From An Armchair Traveller’s History of the Silk Road:
The Book of Later Han records an expedition by an emissary of Ban Chao who set out in AD 97 to assess the legendary empire in the furthest west, which the Chinese called Da Qin, ‘Great Qin.’ The name is odd, and has confused even Chinese commentators. It may be a garbled reference to a particular place in the Roman Empire, although it is not clear where. Fan Ye made the unlikely suggestion that the people of the exotic west were tall and honest, a bit like the people of the Chinese state of Qin. But the term may have carried a more ominous implication. In the days of the Warring States, before China was unified, Qin was the name of its westernmost territory – a martially-minded, hard-headed soldier state that eventually conquered all the others. In calling the Roman Empire ‘Great Qin’, Chinese chroniclers may have been alluding to a distant threat, further west even than Qin, but potentially even more powerful.
The mission was thwarted partway, probably by wily Parthians who feared that an alliance between Rome and China would crush their own state, which lay between the empires. Instead, the explorer was told that Rome lay across a great sea that would take him three months to cross if he were lucky, or two years if the winds were against him. Perhaps some Parthian merchant hoped to sell him three years of provisions for such a great undertaking, although it seems more likely that he made it to somewhere on the Indian coast, perhaps the Parthian princedoms of Sind, where he received a garbled explanation of the need to wait for the monsoon winds. Whatever the reason, he turned back, reporting that in the west there were many ‘precious and marvellous things’, but he had not seen them. To help out a little, Fan Ye offered his own list of Roman marvels, which included shaven heads, crystal tableware (glass) and ‘kings who are not permanent’ but chosen from a list of the most worthy.
If such reportage seems doubtful or outright apocryphal, we might forgive them for having no other information about particular parts of the world. Historians and novelists, for obvious reasons, are liable to get particularly animated about possible contacts between Romans and Chinese, although certain travellers claiming to have come from ‘Rome’ might have actually been chancers picking an unverifiable home address in their dealings with local potentates.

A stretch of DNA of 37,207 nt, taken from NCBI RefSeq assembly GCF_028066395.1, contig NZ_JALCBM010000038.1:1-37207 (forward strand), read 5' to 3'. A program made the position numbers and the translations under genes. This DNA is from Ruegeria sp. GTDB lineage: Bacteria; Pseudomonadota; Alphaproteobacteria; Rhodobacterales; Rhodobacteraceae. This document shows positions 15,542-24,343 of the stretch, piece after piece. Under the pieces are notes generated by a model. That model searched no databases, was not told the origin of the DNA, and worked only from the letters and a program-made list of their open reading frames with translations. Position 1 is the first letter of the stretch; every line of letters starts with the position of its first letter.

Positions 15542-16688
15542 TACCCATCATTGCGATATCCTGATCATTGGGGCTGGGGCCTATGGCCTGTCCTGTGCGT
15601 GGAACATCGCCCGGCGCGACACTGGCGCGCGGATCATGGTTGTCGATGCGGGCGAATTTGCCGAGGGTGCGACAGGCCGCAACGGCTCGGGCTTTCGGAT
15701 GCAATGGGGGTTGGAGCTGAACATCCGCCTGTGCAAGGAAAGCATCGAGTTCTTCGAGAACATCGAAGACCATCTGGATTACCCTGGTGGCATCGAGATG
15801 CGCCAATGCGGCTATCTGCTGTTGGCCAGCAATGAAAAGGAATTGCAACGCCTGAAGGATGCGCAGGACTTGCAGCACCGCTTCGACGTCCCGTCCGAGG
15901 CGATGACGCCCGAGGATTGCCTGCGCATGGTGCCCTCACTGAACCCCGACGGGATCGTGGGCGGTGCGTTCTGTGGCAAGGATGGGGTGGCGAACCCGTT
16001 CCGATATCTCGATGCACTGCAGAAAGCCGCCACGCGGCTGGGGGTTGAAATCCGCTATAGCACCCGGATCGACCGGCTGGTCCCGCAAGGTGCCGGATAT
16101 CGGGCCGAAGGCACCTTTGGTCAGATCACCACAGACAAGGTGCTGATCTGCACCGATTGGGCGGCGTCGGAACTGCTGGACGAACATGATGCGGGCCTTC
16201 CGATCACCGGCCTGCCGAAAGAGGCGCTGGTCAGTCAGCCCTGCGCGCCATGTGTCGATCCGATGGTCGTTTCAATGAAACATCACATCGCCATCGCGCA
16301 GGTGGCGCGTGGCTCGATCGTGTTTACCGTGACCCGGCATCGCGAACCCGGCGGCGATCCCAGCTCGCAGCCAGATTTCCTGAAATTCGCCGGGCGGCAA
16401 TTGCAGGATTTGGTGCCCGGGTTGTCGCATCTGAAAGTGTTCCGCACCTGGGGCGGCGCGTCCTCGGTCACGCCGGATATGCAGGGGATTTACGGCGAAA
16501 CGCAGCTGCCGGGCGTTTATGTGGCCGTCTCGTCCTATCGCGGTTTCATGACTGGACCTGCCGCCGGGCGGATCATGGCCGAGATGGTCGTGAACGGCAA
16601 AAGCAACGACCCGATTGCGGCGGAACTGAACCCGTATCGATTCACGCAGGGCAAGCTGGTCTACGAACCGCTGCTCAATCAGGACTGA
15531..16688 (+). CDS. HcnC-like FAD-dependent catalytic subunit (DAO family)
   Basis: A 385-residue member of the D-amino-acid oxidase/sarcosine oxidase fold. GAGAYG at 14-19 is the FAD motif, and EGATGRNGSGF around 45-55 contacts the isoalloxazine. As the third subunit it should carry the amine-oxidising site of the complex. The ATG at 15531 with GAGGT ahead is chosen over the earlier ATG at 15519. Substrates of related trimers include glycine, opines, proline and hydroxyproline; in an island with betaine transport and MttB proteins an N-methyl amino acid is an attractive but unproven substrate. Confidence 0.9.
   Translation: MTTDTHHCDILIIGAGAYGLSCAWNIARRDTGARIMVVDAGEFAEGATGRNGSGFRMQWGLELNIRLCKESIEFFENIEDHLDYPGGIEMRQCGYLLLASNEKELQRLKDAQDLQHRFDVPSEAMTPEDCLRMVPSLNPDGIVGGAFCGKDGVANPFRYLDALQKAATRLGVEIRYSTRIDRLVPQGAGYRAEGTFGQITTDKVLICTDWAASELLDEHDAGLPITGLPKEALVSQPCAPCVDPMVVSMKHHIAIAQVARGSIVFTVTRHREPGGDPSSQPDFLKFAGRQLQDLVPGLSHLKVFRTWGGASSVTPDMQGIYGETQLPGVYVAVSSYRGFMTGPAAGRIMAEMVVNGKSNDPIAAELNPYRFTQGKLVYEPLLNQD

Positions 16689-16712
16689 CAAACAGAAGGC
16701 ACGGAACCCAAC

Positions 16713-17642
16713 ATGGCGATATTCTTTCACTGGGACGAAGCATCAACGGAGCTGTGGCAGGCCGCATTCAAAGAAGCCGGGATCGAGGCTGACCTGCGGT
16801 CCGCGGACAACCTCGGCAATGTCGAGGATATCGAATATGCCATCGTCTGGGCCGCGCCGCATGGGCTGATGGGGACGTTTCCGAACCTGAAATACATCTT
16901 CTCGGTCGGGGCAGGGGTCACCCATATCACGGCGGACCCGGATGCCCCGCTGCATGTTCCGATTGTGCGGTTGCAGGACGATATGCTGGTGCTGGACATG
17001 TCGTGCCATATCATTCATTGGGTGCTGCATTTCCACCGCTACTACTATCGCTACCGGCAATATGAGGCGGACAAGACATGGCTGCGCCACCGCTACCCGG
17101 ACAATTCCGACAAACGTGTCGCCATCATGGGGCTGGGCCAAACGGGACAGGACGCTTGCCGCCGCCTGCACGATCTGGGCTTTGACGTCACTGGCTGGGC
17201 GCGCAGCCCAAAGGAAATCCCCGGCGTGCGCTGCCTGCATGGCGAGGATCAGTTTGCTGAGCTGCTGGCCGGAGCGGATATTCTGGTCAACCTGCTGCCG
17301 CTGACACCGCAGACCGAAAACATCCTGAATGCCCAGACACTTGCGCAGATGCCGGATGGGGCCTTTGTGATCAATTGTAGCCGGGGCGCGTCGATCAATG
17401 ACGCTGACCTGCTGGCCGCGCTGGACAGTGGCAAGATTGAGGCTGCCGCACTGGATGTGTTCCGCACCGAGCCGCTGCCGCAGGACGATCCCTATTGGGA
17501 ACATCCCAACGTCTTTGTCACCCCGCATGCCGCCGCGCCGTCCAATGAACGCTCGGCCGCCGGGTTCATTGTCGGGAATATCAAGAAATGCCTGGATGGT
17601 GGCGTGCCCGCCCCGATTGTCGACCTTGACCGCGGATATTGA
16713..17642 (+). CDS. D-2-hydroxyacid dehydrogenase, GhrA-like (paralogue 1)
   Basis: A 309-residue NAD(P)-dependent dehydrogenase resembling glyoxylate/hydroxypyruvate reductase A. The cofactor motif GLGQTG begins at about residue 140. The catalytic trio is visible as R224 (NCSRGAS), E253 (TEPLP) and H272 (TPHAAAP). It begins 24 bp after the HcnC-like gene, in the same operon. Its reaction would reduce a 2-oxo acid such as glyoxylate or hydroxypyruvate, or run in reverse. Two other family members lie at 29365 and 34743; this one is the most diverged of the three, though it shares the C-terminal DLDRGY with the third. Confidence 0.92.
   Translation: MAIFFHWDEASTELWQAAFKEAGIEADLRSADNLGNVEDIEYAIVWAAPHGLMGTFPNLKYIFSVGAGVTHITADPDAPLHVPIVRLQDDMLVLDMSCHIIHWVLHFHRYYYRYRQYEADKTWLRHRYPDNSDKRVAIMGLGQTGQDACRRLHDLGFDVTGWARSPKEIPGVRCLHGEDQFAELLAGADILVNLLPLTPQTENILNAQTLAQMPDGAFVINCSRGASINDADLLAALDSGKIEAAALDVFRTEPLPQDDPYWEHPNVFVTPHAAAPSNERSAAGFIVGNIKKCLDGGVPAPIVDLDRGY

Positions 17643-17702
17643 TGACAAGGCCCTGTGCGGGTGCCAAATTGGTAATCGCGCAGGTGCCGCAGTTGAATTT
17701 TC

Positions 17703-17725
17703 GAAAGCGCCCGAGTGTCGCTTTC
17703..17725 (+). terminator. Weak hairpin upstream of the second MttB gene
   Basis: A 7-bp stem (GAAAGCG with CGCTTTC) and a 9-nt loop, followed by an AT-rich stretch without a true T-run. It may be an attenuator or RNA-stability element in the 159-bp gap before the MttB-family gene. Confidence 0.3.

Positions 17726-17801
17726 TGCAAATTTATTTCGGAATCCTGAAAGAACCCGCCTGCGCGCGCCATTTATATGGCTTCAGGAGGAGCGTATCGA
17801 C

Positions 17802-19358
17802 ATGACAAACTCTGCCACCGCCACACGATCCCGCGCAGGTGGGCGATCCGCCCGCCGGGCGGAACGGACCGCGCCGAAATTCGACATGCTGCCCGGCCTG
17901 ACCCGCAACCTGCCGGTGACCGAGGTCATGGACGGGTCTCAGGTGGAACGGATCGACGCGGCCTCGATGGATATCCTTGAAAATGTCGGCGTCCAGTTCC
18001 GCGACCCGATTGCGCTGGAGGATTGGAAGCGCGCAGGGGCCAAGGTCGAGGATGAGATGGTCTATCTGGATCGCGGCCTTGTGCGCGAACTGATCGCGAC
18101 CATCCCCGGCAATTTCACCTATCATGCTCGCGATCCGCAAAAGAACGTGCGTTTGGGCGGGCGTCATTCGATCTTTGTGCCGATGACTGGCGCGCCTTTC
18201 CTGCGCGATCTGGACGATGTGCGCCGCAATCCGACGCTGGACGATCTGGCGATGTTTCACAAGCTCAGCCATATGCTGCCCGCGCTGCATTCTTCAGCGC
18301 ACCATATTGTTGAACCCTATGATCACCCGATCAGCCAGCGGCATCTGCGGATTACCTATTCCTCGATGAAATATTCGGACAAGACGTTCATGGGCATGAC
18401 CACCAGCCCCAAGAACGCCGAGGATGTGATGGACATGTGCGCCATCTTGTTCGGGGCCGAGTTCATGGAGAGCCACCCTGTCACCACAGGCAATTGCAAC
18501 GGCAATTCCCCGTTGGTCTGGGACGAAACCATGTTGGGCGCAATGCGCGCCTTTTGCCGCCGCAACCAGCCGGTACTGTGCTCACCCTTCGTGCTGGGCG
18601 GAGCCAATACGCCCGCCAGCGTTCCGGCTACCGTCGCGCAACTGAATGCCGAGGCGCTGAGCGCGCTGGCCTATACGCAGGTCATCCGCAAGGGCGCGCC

Fan Ye, for example, also recorded that an embassy had supposedly arrived from Rome itself in AD 166. But reading between the lines of his account of these visitors from the ‘King of Great Qin’, everything starts to sound very suspicious. They claimed to have come from the land ruled by a man called Andun – if they meant Antoninus Pius, he had already been dead for several years, and had been succeeded by his adopted son Marcus Aurelius. Let us give them the benefit of the doubt, and assume that Andun is a garbled reference to the Antonine family. But these supposed ambassadors turned up far away from the Silk Road, on the coast of what is now Vietnam, and if they are the source of the Book of Later Han’s information on Rome, they seem to have known little more than the vaguest general facts about Syria and Egypt, and very little about Rome itself, which was apparently at the far end of a bridge that stretched for dozens of kilometres from Egypt.
They presented ‘tribute’ of ‘elephant tusks, rhinoceros horn and turtle shell.’ None of these commodities sound particularly Roman, nor did they much impress the Chinese, who regarded them as singularly undistinguished. Fan Ye gives the official line, which is that the embassy from Great Qin seemed rather shabby, and perhaps rumours of the empire’s splendour had been gross exaggerations. He even notes, with the faint signs of a disdainfully raised eyebrow, that this distant civilisation apparently makes cloth from the cocoons of ‘wild’ silkworms. He does not appear to have considered that the ‘ambassadors’ were not official diplomats at all, but a bunch of Indian sailors trying it on. Instead, he ends his section on Rome with a literary wave of the hand in exasperation, saying that he has heard of ‘many other peculiar and bizarre things that I will not record.’
An Armchair Traveller’s History of the Silk Road by Jonathan Clements is available now in hardback and on the Kindle (US/UK).